Thinking Like an Economist within the Complex Climate Policy Regime
March 21, 2013
Price-based policies are often prescribed by economists over more traditional regulatory approaches because they tend to be more cost-effective tools for achieving specific economic and political goals. While this principle seems simple in theory, market-based approaches have not often been incorporated in environmental or climate policy decisions.
Following earlier research highlighting the importance of considering institutional complexity when crafting environmental policy, Darius Gaskins Senior Fellow Dallas Burtraw and Matthew Woerman examine how failure to anticipate institutional context is impacting the implementation of climate policy in particular.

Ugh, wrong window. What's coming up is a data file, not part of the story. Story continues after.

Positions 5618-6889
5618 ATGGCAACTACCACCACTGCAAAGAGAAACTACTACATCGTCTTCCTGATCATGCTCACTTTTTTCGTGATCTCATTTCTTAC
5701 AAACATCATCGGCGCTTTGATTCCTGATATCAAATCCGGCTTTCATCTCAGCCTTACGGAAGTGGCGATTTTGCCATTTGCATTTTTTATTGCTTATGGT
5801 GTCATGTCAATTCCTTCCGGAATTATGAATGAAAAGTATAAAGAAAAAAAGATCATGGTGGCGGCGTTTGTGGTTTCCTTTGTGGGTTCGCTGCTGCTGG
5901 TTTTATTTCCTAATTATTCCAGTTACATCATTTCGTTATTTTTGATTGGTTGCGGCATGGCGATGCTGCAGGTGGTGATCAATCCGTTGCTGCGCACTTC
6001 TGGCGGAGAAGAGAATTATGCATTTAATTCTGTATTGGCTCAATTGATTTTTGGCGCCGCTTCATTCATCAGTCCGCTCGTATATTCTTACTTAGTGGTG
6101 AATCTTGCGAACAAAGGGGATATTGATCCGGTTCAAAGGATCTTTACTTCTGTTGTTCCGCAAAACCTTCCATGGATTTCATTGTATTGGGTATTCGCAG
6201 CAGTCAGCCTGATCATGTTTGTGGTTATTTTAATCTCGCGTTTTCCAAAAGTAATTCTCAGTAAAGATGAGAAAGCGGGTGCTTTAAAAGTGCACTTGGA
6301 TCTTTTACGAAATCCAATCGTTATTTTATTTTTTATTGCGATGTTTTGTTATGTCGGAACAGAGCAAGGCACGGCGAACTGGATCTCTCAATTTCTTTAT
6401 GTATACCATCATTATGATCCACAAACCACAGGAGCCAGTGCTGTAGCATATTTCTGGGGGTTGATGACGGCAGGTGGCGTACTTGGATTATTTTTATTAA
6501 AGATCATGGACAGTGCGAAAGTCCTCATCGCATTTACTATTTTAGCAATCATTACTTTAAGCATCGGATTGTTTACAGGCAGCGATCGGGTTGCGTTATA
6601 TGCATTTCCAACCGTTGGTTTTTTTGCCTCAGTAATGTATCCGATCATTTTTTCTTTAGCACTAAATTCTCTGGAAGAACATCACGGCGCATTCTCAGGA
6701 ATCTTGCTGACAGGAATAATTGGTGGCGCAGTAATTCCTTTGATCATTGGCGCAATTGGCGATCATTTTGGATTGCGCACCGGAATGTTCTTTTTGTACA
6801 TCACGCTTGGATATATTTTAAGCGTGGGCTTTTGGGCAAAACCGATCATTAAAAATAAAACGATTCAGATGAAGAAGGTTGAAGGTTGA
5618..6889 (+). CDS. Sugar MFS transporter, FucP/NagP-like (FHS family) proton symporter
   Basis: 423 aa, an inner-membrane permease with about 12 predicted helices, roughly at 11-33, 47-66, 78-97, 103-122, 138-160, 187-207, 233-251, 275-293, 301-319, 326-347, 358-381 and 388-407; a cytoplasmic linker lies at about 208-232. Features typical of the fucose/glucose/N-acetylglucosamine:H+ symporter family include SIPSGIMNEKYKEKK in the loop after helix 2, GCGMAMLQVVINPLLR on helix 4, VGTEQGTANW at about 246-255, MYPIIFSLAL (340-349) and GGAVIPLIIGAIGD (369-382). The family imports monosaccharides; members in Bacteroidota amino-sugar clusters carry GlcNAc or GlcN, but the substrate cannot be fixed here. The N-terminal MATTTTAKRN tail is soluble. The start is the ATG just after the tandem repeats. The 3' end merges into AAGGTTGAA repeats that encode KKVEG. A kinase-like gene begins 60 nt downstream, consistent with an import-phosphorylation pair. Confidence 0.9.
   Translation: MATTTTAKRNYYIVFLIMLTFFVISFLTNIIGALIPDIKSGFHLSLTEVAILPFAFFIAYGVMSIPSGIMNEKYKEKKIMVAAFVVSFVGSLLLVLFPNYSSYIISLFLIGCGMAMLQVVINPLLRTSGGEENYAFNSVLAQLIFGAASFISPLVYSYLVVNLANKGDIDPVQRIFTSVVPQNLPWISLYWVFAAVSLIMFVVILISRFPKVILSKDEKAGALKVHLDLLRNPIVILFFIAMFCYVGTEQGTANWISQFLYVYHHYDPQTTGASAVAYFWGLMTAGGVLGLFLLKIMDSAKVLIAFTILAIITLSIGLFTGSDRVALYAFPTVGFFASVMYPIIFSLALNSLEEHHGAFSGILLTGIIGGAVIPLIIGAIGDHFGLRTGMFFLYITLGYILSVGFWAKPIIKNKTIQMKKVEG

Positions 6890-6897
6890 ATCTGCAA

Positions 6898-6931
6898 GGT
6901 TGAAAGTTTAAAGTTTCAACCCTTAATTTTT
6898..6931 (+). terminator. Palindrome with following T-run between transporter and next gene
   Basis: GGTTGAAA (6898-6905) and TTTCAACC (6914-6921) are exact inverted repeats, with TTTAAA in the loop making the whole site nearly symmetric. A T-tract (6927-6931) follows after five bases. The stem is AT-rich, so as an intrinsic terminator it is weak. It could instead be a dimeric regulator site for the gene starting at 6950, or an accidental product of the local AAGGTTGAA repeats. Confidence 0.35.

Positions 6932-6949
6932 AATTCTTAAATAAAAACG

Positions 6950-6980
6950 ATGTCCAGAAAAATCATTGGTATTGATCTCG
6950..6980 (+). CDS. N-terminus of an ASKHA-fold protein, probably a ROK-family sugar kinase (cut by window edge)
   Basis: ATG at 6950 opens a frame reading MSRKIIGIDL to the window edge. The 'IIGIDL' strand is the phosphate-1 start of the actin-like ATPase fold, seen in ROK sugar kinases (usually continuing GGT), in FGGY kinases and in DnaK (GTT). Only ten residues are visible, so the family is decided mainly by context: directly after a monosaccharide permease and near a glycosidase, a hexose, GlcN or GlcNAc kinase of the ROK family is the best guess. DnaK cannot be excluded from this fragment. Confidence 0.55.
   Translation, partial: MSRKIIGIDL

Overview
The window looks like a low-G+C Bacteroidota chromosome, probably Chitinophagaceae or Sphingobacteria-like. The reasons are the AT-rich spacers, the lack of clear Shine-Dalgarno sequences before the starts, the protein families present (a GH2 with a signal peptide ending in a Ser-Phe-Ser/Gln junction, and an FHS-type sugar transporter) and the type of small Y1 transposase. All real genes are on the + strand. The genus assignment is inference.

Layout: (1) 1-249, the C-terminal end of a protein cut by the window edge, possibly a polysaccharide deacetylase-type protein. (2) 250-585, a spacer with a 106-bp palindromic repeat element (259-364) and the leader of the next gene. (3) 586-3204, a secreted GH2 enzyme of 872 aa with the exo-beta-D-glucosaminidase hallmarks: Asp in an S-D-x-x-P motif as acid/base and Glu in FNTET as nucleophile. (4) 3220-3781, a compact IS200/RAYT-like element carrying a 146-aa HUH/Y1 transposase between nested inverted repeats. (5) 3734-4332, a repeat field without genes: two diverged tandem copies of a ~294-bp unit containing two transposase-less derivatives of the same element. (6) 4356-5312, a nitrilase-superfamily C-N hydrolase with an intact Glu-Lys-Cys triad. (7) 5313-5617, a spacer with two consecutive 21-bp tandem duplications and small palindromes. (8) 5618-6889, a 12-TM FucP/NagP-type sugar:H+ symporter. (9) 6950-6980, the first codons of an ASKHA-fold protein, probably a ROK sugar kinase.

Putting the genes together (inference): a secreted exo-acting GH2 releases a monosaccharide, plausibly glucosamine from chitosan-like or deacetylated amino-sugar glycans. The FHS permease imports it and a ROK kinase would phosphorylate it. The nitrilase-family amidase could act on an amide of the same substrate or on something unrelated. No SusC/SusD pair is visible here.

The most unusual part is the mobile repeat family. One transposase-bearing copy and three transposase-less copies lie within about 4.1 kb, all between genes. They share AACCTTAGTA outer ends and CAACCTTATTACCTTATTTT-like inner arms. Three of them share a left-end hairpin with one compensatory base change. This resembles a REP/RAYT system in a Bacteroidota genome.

In a new RFF discussion paper, “Economic Ideas for a Complex Climate Policy Regime,” they address three specific issues related to US state and national policies, including actions under the Clean Air Act, as well as global efforts: the challenges of coordinating multilayered authority across jurisdictions, the differing influences on decisionmaking of market-based prices and shadow prices or other regulatory reforms, and the idea that prices and regulation in this context should be considered as complements rather than substitutes.
Burtraw and Woerman write “that market prices are necessary for an efficient outcome, indeed imperative, but they are not sufficient. The bigger idea is to recognize the economic importance of shaping the incentives of decisionmakers in all forms of social institutions. This recognition constitutes thinking like an economist within the complex climate policy regime.”